Hillary Clinton's email scandal, by the numbers

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Photo via Roger H. Goun/Flickr (CC-BY 2.0)

We broke it down.

On Tuesday morning, the Federal Bureau of Investigation announced its conclusion into the probe of Hillary Clinton's email scandal. During a press conference Tuesday morning, Federal Bureau of Investigation Director James Comey said the FBI will not recommend the Department of Justice bring charges against Hillary Clinton over her use of a private email server while she was secretary of state. 

The FBI found more than 100 emails that contained information that was classified at the time they were sent and received. However, evidence points to "carelessness" rather than intentional violations. 

"Although we did not find clear evidence that Secretary Clinton or her colleagues intended to violate laws governing the handling of classified information," Comey said, "there is evidence that they were extremely careless in their handling of very sensitive, highly classified information."

In a statement, Clinton's campaign spokesman Brian Fallon said her team is "pleased that the career officials handling this case have determined that no further action by the Department is appropriate. As the Secretary has long said, it was a mistake to use her personal email and she would not do it again." 

The scandal over Clinton’s emails began in March 2015, a few months before she formally announced her bid for the White House. However, a lot has happened since the initial scandal broke. Here's a breakdown of Clinton's email scandal by the numbers:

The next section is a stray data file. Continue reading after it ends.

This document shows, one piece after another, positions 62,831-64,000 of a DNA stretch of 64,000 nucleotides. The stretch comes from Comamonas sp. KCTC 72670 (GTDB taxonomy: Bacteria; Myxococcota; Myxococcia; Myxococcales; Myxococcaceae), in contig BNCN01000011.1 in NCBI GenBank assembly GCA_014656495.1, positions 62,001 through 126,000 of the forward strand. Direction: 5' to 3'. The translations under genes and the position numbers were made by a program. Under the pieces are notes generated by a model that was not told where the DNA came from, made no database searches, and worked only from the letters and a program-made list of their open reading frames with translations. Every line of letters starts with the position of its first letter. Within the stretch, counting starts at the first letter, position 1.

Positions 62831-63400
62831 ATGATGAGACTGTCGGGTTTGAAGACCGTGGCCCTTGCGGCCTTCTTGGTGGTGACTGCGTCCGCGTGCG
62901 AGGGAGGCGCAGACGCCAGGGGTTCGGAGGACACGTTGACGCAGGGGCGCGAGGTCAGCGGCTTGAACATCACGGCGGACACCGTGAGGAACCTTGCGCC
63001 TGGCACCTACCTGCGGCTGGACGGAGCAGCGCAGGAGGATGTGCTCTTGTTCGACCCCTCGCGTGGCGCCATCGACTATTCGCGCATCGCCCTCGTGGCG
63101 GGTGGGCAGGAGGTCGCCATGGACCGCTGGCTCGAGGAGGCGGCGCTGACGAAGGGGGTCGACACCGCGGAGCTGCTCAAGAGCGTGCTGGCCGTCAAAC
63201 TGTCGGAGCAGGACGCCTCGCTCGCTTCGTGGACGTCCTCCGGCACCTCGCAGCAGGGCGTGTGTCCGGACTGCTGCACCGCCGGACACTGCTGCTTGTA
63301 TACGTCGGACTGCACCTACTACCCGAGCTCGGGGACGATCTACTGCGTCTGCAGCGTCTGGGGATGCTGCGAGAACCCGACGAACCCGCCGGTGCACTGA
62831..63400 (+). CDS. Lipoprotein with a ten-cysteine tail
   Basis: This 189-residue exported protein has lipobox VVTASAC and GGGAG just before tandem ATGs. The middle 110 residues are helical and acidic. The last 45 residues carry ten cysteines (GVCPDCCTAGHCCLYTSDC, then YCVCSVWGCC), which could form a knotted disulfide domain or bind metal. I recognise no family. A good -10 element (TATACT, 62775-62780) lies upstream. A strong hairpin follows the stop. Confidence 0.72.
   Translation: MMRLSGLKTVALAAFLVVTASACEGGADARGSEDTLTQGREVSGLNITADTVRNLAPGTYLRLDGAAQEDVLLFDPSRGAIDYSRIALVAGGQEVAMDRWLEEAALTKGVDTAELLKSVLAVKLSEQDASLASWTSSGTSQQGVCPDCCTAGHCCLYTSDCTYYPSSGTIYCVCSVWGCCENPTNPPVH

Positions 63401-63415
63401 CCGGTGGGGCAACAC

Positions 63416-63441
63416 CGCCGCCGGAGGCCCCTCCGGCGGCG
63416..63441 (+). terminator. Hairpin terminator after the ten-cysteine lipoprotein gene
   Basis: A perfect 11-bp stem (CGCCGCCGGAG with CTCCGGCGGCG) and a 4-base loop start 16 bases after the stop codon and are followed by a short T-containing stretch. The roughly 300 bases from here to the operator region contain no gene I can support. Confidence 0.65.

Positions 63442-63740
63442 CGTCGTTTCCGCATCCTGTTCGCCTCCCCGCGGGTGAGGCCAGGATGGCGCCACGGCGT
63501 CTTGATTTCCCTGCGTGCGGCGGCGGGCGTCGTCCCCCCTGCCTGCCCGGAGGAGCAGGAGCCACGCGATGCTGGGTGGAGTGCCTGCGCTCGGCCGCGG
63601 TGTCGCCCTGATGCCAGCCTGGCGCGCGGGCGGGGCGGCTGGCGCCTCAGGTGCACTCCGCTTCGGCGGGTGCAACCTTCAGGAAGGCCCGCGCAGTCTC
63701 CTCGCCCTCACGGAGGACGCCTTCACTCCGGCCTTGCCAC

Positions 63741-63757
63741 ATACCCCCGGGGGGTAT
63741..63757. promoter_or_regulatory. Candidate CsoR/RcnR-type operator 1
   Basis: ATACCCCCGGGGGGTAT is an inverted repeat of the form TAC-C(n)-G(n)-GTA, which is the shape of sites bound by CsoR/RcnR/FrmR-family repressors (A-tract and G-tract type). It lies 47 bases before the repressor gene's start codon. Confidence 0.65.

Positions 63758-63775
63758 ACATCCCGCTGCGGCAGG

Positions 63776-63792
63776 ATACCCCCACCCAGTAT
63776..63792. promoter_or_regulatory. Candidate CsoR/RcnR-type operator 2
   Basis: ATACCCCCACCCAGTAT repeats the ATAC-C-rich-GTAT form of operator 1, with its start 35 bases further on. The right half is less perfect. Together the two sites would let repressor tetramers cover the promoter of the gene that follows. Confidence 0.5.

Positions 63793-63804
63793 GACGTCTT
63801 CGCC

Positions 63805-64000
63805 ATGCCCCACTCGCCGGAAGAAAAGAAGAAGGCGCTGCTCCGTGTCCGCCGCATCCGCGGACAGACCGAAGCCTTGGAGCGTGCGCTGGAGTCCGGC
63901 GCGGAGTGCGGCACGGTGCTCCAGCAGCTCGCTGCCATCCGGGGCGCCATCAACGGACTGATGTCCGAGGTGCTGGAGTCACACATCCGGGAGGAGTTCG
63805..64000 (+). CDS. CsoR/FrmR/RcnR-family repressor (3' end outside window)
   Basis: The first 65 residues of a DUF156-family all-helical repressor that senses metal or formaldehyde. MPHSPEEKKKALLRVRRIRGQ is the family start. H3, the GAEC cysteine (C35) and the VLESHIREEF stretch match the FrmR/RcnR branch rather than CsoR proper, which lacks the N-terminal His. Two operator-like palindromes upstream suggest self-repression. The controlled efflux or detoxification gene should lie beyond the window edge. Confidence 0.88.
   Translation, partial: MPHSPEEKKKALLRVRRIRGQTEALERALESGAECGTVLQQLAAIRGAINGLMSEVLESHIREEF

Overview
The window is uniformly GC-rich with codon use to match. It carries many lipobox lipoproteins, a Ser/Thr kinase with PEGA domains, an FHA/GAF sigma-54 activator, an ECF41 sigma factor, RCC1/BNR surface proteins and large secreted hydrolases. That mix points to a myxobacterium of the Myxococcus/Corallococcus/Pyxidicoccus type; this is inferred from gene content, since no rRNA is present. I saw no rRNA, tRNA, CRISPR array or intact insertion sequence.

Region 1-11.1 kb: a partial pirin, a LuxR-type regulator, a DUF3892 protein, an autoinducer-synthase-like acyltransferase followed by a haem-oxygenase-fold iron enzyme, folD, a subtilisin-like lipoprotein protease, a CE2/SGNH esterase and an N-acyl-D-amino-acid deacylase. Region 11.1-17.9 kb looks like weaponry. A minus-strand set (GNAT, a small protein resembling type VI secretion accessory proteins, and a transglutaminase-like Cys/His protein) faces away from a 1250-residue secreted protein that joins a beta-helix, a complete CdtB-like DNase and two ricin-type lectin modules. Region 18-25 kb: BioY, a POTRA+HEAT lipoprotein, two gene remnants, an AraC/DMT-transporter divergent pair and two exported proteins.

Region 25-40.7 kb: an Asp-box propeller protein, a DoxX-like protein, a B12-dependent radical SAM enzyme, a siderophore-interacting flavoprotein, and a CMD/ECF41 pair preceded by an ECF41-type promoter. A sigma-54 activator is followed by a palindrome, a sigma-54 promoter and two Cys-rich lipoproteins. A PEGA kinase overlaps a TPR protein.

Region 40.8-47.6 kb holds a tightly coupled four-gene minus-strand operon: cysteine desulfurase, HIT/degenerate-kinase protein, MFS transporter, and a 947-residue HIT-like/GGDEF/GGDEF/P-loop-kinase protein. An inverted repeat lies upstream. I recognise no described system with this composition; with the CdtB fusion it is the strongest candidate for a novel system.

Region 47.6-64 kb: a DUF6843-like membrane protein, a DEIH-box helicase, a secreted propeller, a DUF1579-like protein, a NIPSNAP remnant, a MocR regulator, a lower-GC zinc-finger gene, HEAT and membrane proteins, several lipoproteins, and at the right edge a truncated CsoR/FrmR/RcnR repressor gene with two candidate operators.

7: Number of years since this whole thing started. In January 2009, Clinton became secretary of state and began using a personal account, hdr22@clintonmail.com, housed on a private server. According to the New York Times, the State Department's policy said that "normal day-to-day operations" were to be conducted on an authorized system.

4: Number of years since the Benghazi, Libya attack in 2012, which brought light to Clinton's private email account. After Clinton left office in 2013, State Department staff reviewing the Benghazi attacks discovered correspondence between Clinton's private email and the government accounts of her staff.

30,000: Emails turned over by Clinton to the State Department in 2014.

32,000: Number of personal messages Clinton reportedly deleted soon after announcing that she asked the State Department to release emails from those she handed over.

16: Number of months since the scandal was brought to light in March 2015. 

14: Number of months since the State Department began releasing pages of Clinton's emails in May 2015. 

56: Percent of Americans who don't see Clinton as "honest" and "trustworthy," according to a 2015 poll run by the Washington Post/ABC News. 

55: Percent of Americans who disagreed with how Clinton is handling questions about her use of a private email account, according to the same poll. 

5: Months since the last of the 30,000 emails were made public in February 2016.

"Several thousand": Rough number of emails discovered by FBI investigators that were not released by the State Department, according to Comey.

8: Number of email chains on Clinton's servers that contained "Top Secret" material "at the time they were sent." This is the highest level of classification. 

8: Number of email chains on Clinton's servers that contained "Confidential" information, which is the lowest level of classification.

36: Number of chains that contained "Secret" information at the time.

110: Number of emails said to contain "Classified" information.

2,000: Separate from those aforementioned, about 2,000 additional e-mails were "up-classified" to make them Confidential. The information in these emails were not classified at the time the emails were sent.

2: Number of tweets, as of publication time, presumptive GOP nominee Donald Trump has sent voicing his frustration after the FBI's announcement. 

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